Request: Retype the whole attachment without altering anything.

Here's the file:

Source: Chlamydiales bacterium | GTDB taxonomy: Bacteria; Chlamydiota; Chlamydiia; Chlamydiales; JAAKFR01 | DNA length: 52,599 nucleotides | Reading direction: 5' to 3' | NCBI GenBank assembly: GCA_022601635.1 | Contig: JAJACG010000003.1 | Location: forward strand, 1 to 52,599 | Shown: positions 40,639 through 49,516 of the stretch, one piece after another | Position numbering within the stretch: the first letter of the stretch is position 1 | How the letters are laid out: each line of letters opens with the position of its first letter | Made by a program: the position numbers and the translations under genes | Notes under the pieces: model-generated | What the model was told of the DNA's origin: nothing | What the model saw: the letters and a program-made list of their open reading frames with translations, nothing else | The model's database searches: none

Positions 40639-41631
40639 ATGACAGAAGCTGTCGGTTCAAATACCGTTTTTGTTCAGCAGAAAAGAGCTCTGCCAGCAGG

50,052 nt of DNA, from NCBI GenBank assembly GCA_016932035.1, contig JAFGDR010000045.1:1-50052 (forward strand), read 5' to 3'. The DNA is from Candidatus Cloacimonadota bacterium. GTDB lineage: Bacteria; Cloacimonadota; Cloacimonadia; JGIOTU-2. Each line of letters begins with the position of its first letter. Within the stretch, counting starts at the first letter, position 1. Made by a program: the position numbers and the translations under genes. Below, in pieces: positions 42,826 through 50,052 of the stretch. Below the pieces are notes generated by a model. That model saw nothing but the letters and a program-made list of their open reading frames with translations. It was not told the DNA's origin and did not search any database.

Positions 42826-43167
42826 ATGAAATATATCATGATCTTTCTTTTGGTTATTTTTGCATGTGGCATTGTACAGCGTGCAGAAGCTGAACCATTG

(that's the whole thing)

Source: Chlamydiales bacterium | GTDB taxonomy: Bacteria; Chlamydiota; Chlamydiia; Chlamydiales; JAAKFR01 | DNA length: 52,599 nucleotides | Reading direction: 5' to 3' | NCBI GenBank assembly: GCA_022601635.1 | Contig: JAJACG010000003.1 | Location: forward strand, 1 to 52,599 | Shown: positions 40,639 through 49,516 of the stretch, one piece after another | Position numbering within the stretch: the first letter of the stretch is position 1 | How the letters are laid out: each line of letters opens with the position of its first letter | Made by a program: the position numbers and the translations under genes | Notes under the pieces: model-generated | What the model was told of the DNA's origin: nothing | What the model saw: the letters and a program-made list of their open reading frames with translations, nothing else | The model's database searches: none

Positions 40639-41631
40639 ATGACAGAAGCTGTCGGTTCAAATACCGTTTTTGTTCAGCAGAAAAGAGCTCTGCCAGCAGG

50,052 nt of DNA, from NCBI GenBank assembly GCA_016932035.1, contig JAFGDR010000045.1:1-50052 (forward strand), read 5' to 3'. The DNA is from Candidatus Cloacimonadota bacterium. GTDB lineage: Bacteria; Cloacimonadota; Cloacimonadia; JGIOTU-2. Each line of letters begins with the position of its first letter. Within the stretch, counting starts at the first letter, position 1. Made by a program: the position numbers and the translations under genes. Below, in pieces: positions 42,826 through 50,052 of the stretch. Below the pieces are notes generated by a model. That model saw nothing but the letters and a program-made list of their open reading frames with translations. It was not told the DNA's origin and did not search any database.

Positions 42826-43167
42826 ATGAAATATATCATGATCTTTCTTTTGGTTATTTTTGCATGTGGCATTGTACAGCGTGCAGAAGCTGAACCATTG